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Stop, Look and Listen

Photography is generally considered a visual art form, but that shouldn't be interpreted as a limitation on your use of other senses.

You look through the viewfinder and press the shutter release. To appreciate the results, a viewer, too, has to look. Both photographer and viewer may engage in their tasks with varying degrees of purpose and seriousness, but the process is still unavoidably visual in nature. The very word "photography" is said to derive from the Greek for "painting with light."

But to me, this seems unnecessarily limiting. While this visual constraint may be inherent in the medium, you needn't think of it as limiting the message. As such, it shouldn't place any bounds on how you approach your task as photographer either.

A good image connects with a viewer to the degree the photographer connected with his subject. This is no doubt an over generalization, but there is does seem to be a correlation of some sort. Photograph your subject as a casual observer and your subject can appear as if held at arm's length. Allow yourself to become more intimately engaged with your subject and the gap between photographer and viewer will become less of a barrier.

When you find an area that seems to have potential, don't rush to start shooting. Take some time to get acclimated to your surroundings. If you find yourself without much time because the sun is already setting or rising, do what you need to do, but make a note to arrive earlier next time. If you grab your camera too quickly, you will tend to capture only the most obvious of compositions. If you slow down and settle in a bit before shooting, you can improve your odds of noticing details others may have missed that you can use to create more personal images.

Stop and relax. Find a place to sit down and feel the warmth (or cold, this time of year) begin to influence you. Get comfortable. Engage your senses. Explore what they are telling you. We all know that the end result will be a visual image, but let your other senses have their say too.

What do you hear? If there's a small stream nearby, you may be able to hear it, even it not on your map. If you were in too much of a hurry, you might have missed it entirely. If the wind is rustling the leaves, there may be a clearing that provides an opening both for the breeze and the sun. Photography may be painting with light, but there's no reason why your ears can't help you to seek out the best light.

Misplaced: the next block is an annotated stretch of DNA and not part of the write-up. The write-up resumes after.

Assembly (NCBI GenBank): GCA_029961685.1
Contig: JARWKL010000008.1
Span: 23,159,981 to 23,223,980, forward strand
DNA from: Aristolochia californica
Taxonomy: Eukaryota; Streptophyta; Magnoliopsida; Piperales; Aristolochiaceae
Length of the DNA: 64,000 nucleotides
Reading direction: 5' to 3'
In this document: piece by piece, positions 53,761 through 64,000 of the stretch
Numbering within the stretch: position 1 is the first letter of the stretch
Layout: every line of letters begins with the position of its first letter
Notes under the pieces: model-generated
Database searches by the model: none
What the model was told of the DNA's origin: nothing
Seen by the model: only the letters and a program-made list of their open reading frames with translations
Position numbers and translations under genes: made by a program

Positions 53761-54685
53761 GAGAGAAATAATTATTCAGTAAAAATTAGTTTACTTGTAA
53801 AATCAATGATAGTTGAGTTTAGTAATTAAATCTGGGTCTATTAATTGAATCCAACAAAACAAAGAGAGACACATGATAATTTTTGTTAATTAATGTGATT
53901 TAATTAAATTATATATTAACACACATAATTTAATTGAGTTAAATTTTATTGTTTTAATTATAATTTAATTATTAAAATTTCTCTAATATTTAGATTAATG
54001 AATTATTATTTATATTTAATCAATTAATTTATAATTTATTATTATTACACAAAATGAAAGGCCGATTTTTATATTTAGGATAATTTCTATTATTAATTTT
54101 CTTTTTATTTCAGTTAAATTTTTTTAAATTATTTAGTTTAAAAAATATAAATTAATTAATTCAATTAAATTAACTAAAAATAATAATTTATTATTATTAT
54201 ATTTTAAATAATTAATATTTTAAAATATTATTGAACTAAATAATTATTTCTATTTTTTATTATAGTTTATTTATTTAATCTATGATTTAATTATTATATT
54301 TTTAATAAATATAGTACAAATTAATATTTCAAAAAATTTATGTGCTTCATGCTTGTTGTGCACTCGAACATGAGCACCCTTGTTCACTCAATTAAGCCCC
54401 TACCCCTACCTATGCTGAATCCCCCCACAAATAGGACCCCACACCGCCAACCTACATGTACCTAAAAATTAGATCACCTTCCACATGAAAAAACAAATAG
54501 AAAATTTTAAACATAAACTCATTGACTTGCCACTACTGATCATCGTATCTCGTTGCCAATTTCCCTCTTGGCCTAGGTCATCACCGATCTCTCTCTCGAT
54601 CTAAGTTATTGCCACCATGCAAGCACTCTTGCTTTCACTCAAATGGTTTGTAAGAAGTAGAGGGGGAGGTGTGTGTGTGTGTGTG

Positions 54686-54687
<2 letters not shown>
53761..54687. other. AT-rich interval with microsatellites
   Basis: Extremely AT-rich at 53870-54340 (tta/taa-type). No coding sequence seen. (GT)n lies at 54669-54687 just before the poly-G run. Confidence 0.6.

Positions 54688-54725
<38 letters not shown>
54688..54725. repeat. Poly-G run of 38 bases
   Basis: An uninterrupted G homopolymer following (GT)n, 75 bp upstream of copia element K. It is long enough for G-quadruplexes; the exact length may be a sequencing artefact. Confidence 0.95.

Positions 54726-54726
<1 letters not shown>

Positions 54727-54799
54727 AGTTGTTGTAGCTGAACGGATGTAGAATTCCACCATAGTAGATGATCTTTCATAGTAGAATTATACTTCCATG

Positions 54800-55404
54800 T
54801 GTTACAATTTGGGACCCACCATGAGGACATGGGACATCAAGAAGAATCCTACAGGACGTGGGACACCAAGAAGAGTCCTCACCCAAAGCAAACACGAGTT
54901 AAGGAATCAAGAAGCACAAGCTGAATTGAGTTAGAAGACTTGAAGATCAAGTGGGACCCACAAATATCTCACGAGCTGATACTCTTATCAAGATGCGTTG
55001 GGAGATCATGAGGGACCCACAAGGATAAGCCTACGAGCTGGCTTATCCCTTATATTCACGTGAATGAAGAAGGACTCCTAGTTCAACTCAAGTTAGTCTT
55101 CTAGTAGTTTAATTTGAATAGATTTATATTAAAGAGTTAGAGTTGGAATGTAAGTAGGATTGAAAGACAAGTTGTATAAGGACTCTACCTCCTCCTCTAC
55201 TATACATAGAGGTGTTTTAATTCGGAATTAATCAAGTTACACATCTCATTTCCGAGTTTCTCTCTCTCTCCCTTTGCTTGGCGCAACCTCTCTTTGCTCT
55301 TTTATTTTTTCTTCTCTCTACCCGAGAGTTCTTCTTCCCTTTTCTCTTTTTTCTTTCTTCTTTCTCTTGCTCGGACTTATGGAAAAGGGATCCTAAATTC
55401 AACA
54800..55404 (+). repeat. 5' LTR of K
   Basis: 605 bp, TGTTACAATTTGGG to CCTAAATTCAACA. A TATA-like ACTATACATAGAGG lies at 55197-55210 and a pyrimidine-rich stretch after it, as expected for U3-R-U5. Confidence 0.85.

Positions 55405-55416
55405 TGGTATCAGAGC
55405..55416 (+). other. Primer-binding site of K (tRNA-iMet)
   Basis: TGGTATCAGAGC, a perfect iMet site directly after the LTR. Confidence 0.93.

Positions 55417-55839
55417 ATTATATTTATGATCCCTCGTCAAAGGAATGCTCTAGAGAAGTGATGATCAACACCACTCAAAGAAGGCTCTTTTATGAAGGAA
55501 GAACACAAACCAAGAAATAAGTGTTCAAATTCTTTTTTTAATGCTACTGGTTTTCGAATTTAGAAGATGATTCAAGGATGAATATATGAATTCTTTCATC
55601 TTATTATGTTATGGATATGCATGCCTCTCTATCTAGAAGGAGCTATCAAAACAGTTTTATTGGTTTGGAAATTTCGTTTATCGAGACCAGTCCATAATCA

You should feel as if you are part of the landscape, not merely an observer of it. Start by getting acquainted with your surroundings. At some point, you will probably find things that seem worthy of further exploration. When I think I may be on to something, I kind of use my thumbs and fingers to consider framing possibilities, separating what I'm drawn to from what surrounds it. When I find I want something more precise, it's time for the camera and a lens that approximates the field of view I'm considering. At some point, the progression from scouting for images to photographing them will naturally occur if the situation warrants. This is when your creative side can really come to the fore.

Image making should be an expression of your explorations. Sometimes you have to feel your way.

Rainforest Pano

Date posted: February 24, 2019


Copyright © 2019 Bob Johnson, Earthbound Light - all rights reserved.
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Composition and Avoiding Clutter
When You Use Deep, Deep Blacks, You Can Begin to Paint with Light
Taking Versus Making
Seeing the Trees for the Forest

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